Personally, the simpler the better, since my two active brain cells
      are not always communicating I strive to minimize cleaning and
      accounting for other gear like a scrub pads and pot grabbers. This is
      how I arrived at the tap and sip breakfast, boil in bag lunch and
      dehydrated dinners. Breakfast, a no mess minimalist approach consists
      of a hot beverage, usually tea, allow to cool slightly, open instant
      oatmeal packet, tap out a mouthful, and swish with hot beverage. Boil
      in bag lunch is usually rice, placed in titanium cup and spiced to
      taste. When winter camping, so as not to waste the boiled water,
      simply add a tea bag to Titan kettle and enjoy. Dinner is hopefully
      self-explanatory. Three hot meals and beverages with little or no
      cleaning required does it get any better.

      Not to imply that the Titan kettle is difficult to clean, I have
      cooked pasta and rice directly in the kettle, added sauces, veggies
      and simmered without permanently bonding food to the kettle. The stout
      height and 4 ½" (114 mm) diameter is large enough to allow easy access
      for my unusually large mitts (XL glove size) to clean the kettle. The
      photos reveal some black marks on the exterior bottom of the kettle.
      These are the results of several years of moderate usage and are not
      easily removed.

      Although I have never burned food in the kettle, some hot water and a
      green scrub pad easily removed dried oatmeal and other starch type
      residues from the inside of the kettle. The key is to be able to
      adjust the flame. With its substantially adjustable flame, the stove I
      prefer is the MSR Pocket Rocket (shown in photo). I have only boiled
      with the Esbit stove and for me the XKG EX is an unworkable stove for
      simmering.

      SUMMARY:
      I mainly use this pot with the MSR Pocket Rocket and occasionally with
      Esbit solid fuel and the MSR XKG EX stoves. By placing the kettle a
      bit off center on the Pocket Rocket stove when boiling water, I can
      remove the kettle using the handles without hand protection or a pot
      grabber. Previously owned stainless steel pots of similar capacity
      required some sort of pot gripper. The lid fits so securely that even
      when the kettle is filled with water I must hold the handles to remove
      the lid.

      CONCLUSION:
      The MSR Titan Kettle is light, sturdy easy to clean. The lid does not
      come off when being packed and liquids pour smoothly. As I mentioned
      earlier there are not any markings for measurement of liquids. Since
      dehydrated meals are established backpacking meals and most require
      about 2 cups for the 2 serving packets. I would suggest stamped marks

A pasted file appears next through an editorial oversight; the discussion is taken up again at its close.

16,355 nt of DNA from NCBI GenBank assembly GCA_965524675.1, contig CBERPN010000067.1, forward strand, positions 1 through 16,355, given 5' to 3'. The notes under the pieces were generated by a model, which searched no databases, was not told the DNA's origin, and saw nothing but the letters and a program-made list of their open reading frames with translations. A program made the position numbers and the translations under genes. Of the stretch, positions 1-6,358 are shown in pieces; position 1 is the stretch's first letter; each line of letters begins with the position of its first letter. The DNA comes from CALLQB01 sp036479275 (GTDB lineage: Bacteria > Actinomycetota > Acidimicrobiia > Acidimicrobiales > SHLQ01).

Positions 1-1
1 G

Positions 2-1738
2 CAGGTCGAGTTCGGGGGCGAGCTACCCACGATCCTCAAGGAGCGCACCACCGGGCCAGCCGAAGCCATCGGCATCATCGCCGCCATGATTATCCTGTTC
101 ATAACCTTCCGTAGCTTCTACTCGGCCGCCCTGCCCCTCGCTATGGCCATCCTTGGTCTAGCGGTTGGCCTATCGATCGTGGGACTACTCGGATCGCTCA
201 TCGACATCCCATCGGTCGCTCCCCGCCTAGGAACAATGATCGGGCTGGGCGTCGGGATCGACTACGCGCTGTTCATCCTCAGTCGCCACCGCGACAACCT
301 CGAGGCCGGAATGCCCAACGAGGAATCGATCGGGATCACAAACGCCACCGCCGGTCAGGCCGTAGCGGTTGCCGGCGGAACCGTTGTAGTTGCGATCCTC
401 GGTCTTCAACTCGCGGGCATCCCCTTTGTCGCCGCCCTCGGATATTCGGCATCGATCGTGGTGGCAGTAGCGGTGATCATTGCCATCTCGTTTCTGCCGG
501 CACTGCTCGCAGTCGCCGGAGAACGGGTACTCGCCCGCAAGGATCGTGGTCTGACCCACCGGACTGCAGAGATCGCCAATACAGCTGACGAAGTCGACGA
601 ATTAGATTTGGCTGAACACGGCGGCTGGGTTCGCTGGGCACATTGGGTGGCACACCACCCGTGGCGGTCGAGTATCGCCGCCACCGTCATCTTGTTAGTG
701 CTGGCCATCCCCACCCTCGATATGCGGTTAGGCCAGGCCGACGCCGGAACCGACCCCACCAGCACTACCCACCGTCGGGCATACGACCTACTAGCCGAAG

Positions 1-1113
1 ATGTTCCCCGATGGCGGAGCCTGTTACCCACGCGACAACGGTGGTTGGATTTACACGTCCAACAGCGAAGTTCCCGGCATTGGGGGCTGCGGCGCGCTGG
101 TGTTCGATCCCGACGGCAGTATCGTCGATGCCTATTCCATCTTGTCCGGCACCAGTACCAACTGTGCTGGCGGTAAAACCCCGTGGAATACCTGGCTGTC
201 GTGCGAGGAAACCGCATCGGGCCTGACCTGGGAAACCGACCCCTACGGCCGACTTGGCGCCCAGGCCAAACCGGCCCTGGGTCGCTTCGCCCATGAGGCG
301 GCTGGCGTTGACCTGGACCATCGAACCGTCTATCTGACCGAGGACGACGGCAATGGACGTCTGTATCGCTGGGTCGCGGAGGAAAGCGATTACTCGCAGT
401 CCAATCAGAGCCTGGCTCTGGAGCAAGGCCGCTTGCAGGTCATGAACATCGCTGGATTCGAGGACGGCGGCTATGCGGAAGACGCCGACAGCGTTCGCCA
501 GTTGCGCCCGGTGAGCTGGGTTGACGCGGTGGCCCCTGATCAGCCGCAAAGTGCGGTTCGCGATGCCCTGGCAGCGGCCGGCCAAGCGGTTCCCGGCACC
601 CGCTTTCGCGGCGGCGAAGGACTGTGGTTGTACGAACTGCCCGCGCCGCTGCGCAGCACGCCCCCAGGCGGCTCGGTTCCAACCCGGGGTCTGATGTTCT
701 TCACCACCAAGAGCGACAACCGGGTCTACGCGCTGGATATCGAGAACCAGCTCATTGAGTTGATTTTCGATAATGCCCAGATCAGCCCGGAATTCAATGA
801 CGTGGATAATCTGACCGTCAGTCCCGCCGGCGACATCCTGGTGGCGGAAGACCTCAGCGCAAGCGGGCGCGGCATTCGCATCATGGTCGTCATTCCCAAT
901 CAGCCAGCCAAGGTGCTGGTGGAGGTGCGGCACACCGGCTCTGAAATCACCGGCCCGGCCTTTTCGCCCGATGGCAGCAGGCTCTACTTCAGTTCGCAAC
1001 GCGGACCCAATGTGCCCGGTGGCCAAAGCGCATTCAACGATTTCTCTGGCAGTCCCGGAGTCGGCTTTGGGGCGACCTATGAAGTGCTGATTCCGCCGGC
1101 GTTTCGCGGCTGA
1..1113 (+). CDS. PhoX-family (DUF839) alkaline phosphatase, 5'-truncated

indicating 0.25, 0.35, 0.5 and 0.6 L (approximately 1, 1 ½, 2 and 2 ½
      cups for my fellow US citizens) might be beneficial.




      This report was created with the BGT Report Generator.
      Copyright 2008. All rights reserved.
    • Andrew Buskov
      Alex: I really need you to make sure you complete ALL edits I have listed. Some of these edits are REQUIRED before you can post to the site. Please make sure
      Message 2 of 2 , Sep 29, 2008
      • 0 Attachment
        Alex:

        I really need you to make sure you complete ALL edits I have listed. Some of
        these edits are REQUIRED before you can post to the site. Please make sure
        you complete ALL edits prior to uploading again.

        As usual;
        EDIT: Change Me
        Edit: Think about changing me
        Comment: Everything else

        Thanks!
        AB

        _____
        Visit Corridor9
        Blogging about BackpackGearTest.org, Firefighting, Linux, Hiking and more!
        http://www.corridor9.net
        ____________________________


        > Do you have any strong feelings about my recipes
        > being a part of the report? My intension was to elaborate, explain and
        > support my boiling meals style.
        Comment: This is fine.

        > Additionally, "Upon further review of the play," Although not in your
        > edits I have made the following changes. What do you think?
        >
        > PRODUCT: Added a 1 place decimal point to the ounces for consistency.
        > OBSERVATIONS: Edited sentence a bit, changed "provide" to "provides."
        >
        > Per edit changed "100 meals" Moved for better flow.....?
        >
        > SUMMARY: Not one of your edits, however I hope the the changes
        > regarding the centering of the kettle are an improvement?
        Edit: The above changes are good.

        > Mountain Safety Research, Inc. (MSR)
        > http://msrgear.com
        EDIT: This link is still not clickable in the HTML version.

        > Weight listed 4.0 oz (113.0 g)
        > Weight actual: 4.0 oz (113.0 g)
        EDIT: Listed weight now is actually 4.2 oz (118 g). As this is in the Fast &
        Light series, please change and list actual weight 1 place past decimal for
        those gram weenies out there.